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How to write SQL queries for azure functions

  • Karen Anthony 
Back-end project architecture development. Database diagram, mar
Back-end project architecture development. Markup, database diagram. Integrated Development Environment

As we all know, azure functions only support C# and javascript languages for writing codes. So if we want to write SQL queries in our function app, how will we do that? Well here is the answer: Use SQL cmd Utility! Yes, this utility can be used inside any of your functions which you would like to execute a SQL query.

Let’s see how to use this utility first…

You would need to download SQL cmd Utility provided by Microsoft which is of two types one for windows machines and the other is Linux. This utility works with any type of machine but it can be used only inside a function app written in C# language. Here are the steps:[Note: I am using windows 10 machine and Visual studio 2017 for this example.]

Download SQL cmd Utility from here  For windows machines, you would need to download the version according to your machine whether it is 32 bit or 64 bit. In my case, I downloaded “SqlLocalDB.110.dll” for a machine that was compiled in 64bit.

Next, create a new function app and add reference of SqlLocalDB.110.dll at your solution level as shown in the below screenshot:

Now we would need to configure these dll using function app settings so that we can use it inside our functions. For this, right-click on your “Function app settings” and click on the view setting. This will open up the config file for your function app titled azurefunction.json (if you are not sure about this file location, go to the top left corner of Visual Studio where you see two files with green color sql local and another one is an azure function which is your application’s config file).

Now, we can write a simple function that uses SQL cmd utility as shown in the below code:

public static async Task < HttpResponseMessage > Run ( HttpRequestMessage req , TraceWriter log ) { using (
var conn = new SqlConnection ( 
        User ID=your_user_ID; 
        Password=your_password" )) 
// conn is your connection string which you can get from function app setting by clicking on view setting for // this application string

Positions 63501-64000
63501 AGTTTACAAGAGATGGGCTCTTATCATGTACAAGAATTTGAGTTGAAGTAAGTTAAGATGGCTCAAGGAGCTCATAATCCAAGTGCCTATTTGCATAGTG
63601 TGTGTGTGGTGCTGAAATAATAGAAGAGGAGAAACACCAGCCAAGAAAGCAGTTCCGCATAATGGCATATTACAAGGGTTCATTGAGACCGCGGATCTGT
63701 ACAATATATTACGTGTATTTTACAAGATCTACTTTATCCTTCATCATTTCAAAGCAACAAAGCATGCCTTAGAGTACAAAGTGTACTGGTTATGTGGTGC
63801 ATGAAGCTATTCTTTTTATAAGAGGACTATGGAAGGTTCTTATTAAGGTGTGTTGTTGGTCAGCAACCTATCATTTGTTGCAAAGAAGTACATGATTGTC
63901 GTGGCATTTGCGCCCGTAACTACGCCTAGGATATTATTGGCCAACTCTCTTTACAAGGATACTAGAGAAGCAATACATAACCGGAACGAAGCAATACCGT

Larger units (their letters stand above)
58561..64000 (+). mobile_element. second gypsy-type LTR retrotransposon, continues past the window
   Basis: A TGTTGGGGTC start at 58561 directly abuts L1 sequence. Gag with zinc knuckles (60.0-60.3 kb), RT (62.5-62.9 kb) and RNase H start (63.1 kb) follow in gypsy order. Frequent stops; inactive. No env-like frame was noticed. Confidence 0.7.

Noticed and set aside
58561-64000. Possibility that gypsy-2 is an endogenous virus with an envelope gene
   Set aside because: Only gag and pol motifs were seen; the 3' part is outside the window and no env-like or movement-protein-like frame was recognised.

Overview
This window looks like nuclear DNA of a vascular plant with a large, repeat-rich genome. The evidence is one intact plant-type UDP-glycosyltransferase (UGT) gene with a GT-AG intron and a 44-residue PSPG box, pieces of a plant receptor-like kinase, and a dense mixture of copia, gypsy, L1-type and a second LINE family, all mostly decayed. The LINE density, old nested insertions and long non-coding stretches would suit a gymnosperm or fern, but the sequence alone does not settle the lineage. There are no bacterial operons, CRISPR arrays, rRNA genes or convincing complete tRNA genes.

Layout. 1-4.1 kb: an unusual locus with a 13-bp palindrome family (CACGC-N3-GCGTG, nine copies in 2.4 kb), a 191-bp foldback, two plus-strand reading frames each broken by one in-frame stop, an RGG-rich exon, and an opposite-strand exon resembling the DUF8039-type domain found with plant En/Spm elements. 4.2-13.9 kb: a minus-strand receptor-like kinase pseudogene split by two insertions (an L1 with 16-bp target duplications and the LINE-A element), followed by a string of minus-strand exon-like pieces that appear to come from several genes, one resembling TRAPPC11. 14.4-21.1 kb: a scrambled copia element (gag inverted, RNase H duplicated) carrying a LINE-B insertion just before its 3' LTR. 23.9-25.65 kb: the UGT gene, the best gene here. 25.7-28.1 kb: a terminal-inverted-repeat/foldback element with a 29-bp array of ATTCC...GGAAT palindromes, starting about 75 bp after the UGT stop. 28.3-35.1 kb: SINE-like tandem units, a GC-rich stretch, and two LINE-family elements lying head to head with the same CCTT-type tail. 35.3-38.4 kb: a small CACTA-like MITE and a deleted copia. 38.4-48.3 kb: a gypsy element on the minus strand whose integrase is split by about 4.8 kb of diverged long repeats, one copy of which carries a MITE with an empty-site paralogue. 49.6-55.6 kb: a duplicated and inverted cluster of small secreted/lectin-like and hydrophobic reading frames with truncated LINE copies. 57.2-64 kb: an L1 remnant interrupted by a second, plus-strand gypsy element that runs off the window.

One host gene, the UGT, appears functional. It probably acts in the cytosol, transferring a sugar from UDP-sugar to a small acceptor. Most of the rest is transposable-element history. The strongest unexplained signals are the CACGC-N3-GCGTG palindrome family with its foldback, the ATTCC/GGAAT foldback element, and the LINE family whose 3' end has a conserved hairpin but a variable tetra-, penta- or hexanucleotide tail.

cmd = conn . Connection String ; 
// we are creating sql statement here to send to SQL cmd Utility and 
// we will pass it as parameter whenever we make a call to this function cmd 
+= @"select * from dbo.tablename where col1='value'" ; 
using ( 
var command = new SQL Command ( cmd , conn )) { 
           await command . Execute Non Query Async (); 
string result = await command . 
Execute Scalar Async (); 
return new Ok Object Result (“Value was found at column '" + result + "'" ); 
} }

You can see that the above code is very simple where we are creating a connection to our SQL server using Conn variable. We pass this connection string to SQL Command class so that it uses this during the execution of any SQL queries. You would need to pass all your parameters as query string values so that you can call this function from your application which consumes data from azure functions by passing the parameter in its query string e.g.: GET /api/myfunc?param1=value¶m2=13

As I mentioned earlier, in order to execute this query, you need to pass the parameter values in the query string. If you are wondering, what is that Ok Object Result doing there? This is because whenever we execute a command using SQL Command class, it returns us an object. So in our case, it will be an SQL data reader object which holds all the information about rows returned by our query or statement. Of course, if you are expecting only one row then this might not be useful for you so I am returning ok Object Result which can take multiple types.

So basically whenever you call your function with correct parameters, it would return your “value” which was found at column ‘col1’ row from the table name. Well don’t get worried, I will be coming up with a couple more examples soon.


1. Why did I use string variable Conn in my function?

Good question! This is because when it comes to Azure functions, all the variables are treated as strings so you need to cast them before using them. It’s a restriction of Azure functions but you can overcome this issue by using the “using static” directive where your class will have only static methods so that you need not worry about casting. But since we are just getting started with Azure Functions, I would suggest you do not over-engineer things right now and focus on the basic functionality first. Use it as a learning experience for yourself rather than taking stress because of how our code looks.

2. What is the difference between adding parameters in query string vs passing parameters directly to SQL Command class?

Well, the main difference is that I have used string concatenation to create my SQL command statement which includes my query as well as parameter values. This will work fine when you are executing locally but this won’t work when you are calling Azure function remotely because AFAIK, there is no way to pass string value through parameter binding in Azure Web Jobs at the moment.


I hope this post will help you in getting started with Azure Functions. There are still a few things to look out for like method signature and the way we need to pass values through parameters when calling remote functions from client applications but it’s a great addition in Microsoft Azure cloud and that too without any coding effort!